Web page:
Projects

Soil Microbial Population Dynamics and Soil Aggregation

Implications for food security and agroecosystem soil health


Fellow: Morgan Irons

Theme: Agriculture
Research Pillars: Environment, Adaptation


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Research Fellow, PhD Student Principal Investigator, Cornell University: Ms. Morgan Irons, graduate student of crop and soil sciences
Fellow Advisor, Principal Investigator, overall Research Director, and Program Manager, Cornell University: Dr. Johannes Lehmann, professor of soil science
Associate Investigator and Program Manager, Freie Universität Berlin: Dr. Matthias Rillig, professor of ecology in the Institute of Biology

In this study, the researchers will investigate fungal mycelial interactions and organic adhesives produced by bacteria, which ultimately affects organo-mineral chemistry processes involved in soil aggregate formation and soil stability. An Earth experiment and an ISS experiment with flight-controls and ground-controls will be used. DNA extraction and analysis, advanced electron microscopy, aggregate fractionation, soil respiration tests, and statistical analysis will be used to analyze the biogeochemistry of the soil, the organo-mineral interactions in soil aggregates, shifts in the population dynamics of the microbiome, and the biochemistry of the mycelium and organic adhesives. Consequently, study of these critical soil aggregate formation and stability processes will enable development of sustainable soil management practices on Earth and in space. Fundamental understanding of this science is critical to develop sustain and climate-smart technologies to combat the accelerating depletion of soil and nutrient resources using open-field techniques, the worsening effects of climate change, and food insecurity in areas with increasing populations.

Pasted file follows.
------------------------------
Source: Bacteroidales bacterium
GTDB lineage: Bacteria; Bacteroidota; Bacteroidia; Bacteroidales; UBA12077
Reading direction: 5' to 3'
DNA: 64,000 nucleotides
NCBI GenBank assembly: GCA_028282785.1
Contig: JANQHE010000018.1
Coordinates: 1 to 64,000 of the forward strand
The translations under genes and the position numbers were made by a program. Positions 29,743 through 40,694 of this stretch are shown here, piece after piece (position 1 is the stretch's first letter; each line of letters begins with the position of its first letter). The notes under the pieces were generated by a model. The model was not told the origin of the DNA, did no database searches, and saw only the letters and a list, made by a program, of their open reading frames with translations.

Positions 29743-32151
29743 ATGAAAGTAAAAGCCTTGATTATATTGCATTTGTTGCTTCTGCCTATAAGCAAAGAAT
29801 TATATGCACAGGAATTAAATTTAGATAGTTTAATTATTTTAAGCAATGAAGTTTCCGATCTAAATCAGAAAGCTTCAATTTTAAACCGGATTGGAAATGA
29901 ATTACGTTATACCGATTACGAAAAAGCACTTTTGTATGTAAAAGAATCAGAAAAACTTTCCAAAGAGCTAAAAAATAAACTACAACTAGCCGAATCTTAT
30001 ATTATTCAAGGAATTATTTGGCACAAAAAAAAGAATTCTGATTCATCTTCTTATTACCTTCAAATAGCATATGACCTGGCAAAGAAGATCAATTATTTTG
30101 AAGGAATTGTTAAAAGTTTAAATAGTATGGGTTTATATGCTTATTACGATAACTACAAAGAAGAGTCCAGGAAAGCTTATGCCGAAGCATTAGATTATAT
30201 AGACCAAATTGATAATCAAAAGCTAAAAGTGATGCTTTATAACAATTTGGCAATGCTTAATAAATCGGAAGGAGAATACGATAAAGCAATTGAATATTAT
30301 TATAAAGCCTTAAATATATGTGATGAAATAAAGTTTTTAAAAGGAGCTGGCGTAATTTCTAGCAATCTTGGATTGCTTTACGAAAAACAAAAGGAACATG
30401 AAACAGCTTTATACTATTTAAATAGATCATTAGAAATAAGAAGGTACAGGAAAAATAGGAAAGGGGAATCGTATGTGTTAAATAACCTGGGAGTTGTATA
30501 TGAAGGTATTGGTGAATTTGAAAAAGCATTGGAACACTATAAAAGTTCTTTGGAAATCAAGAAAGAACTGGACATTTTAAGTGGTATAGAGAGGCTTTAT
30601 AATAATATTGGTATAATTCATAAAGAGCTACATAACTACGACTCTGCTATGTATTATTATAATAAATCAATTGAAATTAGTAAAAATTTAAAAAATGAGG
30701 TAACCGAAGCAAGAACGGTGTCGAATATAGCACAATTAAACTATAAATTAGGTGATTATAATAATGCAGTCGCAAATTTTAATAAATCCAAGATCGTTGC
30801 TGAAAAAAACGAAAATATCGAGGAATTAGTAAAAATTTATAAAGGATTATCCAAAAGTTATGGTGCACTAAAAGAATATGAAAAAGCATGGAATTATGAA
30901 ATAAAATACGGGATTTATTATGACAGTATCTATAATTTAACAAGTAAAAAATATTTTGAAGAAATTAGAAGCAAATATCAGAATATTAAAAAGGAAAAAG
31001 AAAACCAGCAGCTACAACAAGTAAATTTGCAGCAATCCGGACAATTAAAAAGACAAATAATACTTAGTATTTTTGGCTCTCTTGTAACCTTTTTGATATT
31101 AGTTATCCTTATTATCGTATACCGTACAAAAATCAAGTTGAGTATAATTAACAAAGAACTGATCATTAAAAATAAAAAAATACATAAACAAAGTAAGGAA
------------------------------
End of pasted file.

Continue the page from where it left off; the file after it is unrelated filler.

Phase 1:

Earth Experiment

Full gravity experiment at Cornell University and Freie Universität Berlin

Phase 2:

Launch and Return Controls for Microgravity Experiment:

Fellow Morgan Irons has received the 2019 ASGSR Ken Souza Memorial award, which includes a flight for this experiment on a future Blue Origin New Shepard rocket launch

Phase 3:

Low-Earth-Orbit Experiment

Soil Health in Space: Determination of Gravitational Effects on Soil Stability for Controlled Environment Agriculture
Our proposal to the Center for the Advancement of Science in Space (CASIS) has been approved and is now being sponsored by NASA, CASIS, and Rhodium Scientific (our implementation partner). The project is being funded by grants from Deep Space Ecology, Inc., bio365, Rhodium Scientific, and The Zwillenberg-Tietz Foundation. A description of the experiment can be found at the NASA Website here.

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